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Eyewitness Identification Procedures: Recommendations for Lineups and Photospreads

Abstract

There is increasing evidence that false eyewitness identification is the primary cause of the conviction of innocent people. In 1996, the American Psychology/Law Society and Division 41 of the American Psychological Association appointed a subcommittee to review scientific evidence and make recommendations regarding the best procedures for constructing and conducting lineups and photospreads. Three important themes from the scientific literature relevant to lineup methods were identified and reviewed, namely relative-judgment processes, the lineups-as-experiments analogy, and confidence malleability. Recommendations are made that double-blind lineup testing should be used, that eyewitnesses should be forewarned that the culprit might not be present, that distractors should be selected based on the eyewitness's verbal description of the perpetrator, and that confidence should be assessed and recorded at the time of identification. The potential costs and benefits of these recommendations are discussed.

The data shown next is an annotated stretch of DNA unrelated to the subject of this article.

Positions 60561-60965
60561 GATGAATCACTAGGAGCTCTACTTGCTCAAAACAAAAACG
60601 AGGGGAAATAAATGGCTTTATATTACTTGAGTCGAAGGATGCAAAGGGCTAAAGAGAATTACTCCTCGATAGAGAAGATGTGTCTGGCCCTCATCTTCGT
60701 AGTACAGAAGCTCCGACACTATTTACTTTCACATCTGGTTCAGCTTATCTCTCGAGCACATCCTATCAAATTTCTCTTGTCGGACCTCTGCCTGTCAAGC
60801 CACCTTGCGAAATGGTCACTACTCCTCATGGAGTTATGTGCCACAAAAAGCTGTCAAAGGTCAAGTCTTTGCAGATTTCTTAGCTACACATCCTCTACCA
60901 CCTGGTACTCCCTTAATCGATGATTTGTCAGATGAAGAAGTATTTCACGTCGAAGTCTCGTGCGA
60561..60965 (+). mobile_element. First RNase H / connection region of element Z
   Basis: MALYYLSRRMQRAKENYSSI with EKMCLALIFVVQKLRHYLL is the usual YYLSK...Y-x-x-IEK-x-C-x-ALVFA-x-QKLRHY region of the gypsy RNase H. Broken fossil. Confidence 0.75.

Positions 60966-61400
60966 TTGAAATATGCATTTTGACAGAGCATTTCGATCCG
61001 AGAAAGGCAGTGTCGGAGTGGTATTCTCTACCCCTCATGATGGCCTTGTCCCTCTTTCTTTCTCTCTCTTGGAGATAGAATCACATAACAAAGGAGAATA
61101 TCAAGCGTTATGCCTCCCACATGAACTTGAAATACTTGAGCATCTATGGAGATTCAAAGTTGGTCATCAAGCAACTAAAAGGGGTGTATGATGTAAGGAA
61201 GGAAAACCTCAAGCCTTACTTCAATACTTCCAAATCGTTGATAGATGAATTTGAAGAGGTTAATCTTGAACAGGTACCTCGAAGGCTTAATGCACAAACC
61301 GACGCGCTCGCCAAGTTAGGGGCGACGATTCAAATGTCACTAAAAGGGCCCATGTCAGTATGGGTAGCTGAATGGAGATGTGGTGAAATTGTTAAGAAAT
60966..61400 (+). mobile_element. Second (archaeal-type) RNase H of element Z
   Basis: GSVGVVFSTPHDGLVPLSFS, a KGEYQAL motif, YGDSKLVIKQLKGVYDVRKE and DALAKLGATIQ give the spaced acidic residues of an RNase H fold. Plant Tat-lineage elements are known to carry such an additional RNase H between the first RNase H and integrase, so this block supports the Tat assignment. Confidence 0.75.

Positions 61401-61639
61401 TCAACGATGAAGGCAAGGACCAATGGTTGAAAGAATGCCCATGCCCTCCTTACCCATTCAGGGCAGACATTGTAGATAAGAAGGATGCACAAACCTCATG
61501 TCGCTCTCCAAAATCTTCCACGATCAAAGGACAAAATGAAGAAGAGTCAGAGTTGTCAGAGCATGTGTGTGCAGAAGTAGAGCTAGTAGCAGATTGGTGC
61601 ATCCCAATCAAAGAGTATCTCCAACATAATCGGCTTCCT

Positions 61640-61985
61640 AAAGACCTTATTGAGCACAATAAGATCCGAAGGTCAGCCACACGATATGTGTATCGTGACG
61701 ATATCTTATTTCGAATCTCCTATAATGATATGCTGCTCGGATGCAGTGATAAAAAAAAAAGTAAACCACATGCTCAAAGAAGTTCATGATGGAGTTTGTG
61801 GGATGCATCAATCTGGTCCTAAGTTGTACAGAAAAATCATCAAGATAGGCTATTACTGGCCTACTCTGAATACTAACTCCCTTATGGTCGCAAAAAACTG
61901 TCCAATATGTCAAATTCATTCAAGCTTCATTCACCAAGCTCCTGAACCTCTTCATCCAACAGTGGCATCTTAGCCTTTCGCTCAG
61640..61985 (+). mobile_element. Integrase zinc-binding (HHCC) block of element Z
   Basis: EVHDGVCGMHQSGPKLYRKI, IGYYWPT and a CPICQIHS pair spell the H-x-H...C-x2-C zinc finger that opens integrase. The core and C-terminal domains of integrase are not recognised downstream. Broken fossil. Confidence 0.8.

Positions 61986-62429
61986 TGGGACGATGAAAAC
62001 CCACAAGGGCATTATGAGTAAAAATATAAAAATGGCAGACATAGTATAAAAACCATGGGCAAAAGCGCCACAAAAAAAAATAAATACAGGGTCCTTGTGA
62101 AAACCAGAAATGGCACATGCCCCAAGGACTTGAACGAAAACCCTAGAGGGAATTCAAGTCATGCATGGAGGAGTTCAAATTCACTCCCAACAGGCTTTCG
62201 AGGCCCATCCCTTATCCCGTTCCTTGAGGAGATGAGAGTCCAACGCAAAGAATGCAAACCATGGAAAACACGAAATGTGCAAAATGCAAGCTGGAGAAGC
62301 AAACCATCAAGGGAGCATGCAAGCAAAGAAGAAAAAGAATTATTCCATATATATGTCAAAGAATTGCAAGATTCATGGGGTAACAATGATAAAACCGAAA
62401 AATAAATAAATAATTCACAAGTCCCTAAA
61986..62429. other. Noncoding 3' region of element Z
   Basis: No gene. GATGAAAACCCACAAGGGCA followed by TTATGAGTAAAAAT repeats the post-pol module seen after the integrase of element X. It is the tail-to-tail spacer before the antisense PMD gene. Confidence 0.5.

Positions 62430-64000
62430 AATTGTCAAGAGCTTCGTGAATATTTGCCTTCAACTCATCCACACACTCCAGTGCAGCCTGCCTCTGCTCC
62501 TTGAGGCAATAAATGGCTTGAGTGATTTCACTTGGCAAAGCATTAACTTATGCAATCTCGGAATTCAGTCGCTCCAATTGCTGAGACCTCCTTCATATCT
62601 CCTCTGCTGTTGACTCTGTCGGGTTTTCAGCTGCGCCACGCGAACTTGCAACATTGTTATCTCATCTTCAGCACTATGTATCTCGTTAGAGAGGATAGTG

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Correspondence to Gary L. Wells.

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Wells, G.L., Small, M., Penrod, S. et al. Eyewitness Identification Procedures: Recommendations for Lineups and Photospreads. Law Hum Behav 22, 603–647 (1998). https://doi.org/10.1023/A:1025750605807

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Keywords

  • Social Psychology
  • Scientific Literature
  • Scientific Evidence
  • Identification Procedure
  • American Psychological